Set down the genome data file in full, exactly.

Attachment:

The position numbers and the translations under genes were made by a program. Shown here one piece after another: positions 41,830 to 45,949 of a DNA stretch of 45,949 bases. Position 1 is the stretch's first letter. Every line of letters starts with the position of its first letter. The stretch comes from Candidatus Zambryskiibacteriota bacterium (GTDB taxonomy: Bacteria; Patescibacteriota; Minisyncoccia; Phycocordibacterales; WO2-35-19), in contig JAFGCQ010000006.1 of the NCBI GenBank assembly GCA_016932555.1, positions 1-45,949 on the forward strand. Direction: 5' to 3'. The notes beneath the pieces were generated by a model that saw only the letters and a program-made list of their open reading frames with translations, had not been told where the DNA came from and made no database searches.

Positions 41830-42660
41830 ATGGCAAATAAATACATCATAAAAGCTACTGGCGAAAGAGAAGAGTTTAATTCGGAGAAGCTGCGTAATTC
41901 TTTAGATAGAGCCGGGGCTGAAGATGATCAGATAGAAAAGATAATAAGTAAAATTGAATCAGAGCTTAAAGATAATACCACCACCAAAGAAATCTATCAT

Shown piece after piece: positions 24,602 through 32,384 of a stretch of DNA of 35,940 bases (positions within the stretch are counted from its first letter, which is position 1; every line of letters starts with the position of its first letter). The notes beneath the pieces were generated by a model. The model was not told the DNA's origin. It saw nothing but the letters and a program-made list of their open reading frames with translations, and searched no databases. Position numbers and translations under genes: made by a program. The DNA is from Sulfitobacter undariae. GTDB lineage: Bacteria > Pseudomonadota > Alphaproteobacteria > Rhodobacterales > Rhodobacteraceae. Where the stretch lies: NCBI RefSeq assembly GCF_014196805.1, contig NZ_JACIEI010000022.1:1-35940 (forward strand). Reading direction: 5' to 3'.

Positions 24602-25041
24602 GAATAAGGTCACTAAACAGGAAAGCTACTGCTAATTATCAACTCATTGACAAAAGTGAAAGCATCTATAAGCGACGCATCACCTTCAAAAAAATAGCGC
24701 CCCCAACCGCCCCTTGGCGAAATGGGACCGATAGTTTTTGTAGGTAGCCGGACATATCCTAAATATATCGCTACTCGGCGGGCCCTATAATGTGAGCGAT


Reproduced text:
The position numbers and the translations under genes were made by a program. Shown here one piece after another: positions 41,830 to 45,949 of a DNA stretch of 45,949 bases. Position 1 is the stretch's first letter. Every line of letters starts with the position of its first letter. The stretch comes from Candidatus Zambryskiibacteriota bacterium (GTDB taxonomy: Bacteria; Patescibacteriota; Minisyncoccia; Phycocordibacterales; WO2-35-19), in contig JAFGCQ010000006.1 of the NCBI GenBank assembly GCA_016932555.1, positions 1-45,949 on the forward strand. Direction: 5' to 3'. The notes beneath the pieces were generated by a model that saw only the letters and a program-made list of their open reading frames with translations, had not been told where the DNA came from and made no database searches.

Positions 41830-42660
41830 ATGGCAAATAAATACATCATAAAAGCTACTGGCGAAAGAGAAGAGTTTAATTCGGAGAAGCTGCGTAATTC
41901 TTTAGATAGAGCCGGGGCTGAAGATGATCAGATAGAAAAGATAATAAGTAAAATTGAATCAGAGCTTAAAGATAATACCACCACCAAAGAAATCTATCAT

Shown piece after piece: positions 24,602 through 32,384 of a stretch of DNA of 35,940 bases (positions within the stretch are counted from its first letter, which is position 1; every line of letters starts with the position of its first letter). The notes beneath the pieces were generated by a model. The model was not told the DNA's origin. It saw nothing but the letters and a program-made list of their open reading frames with translations, and searched no databases. Position numbers and translations under genes: made by a program. The DNA is from Sulfitobacter undariae. GTDB lineage: Bacteria > Pseudomonadota > Alphaproteobacteria > Rhodobacterales > Rhodobacteraceae. Where the stretch lies: NCBI RefSeq assembly GCF_014196805.1, contig NZ_JACIEI010000022.1:1-35940 (forward strand). Reading direction: 5' to 3'.

Positions 24602-25041
24602 GAATAAGGTCACTAAACAGGAAAGCTACTGCTAATTATCAACTCATTGACAAAAGTGAAAGCATCTATAAGCGACGCATCACCTTCAAAAAAATAGCGC
24701 CCCCAACCGCCCCTTGGCGAAATGGGACCGATAGTTTTTGTAGGTAGCCGGACATATCCTAAATATATCGCTACTCGGCGGGCCCTATAATGTGAGCGAT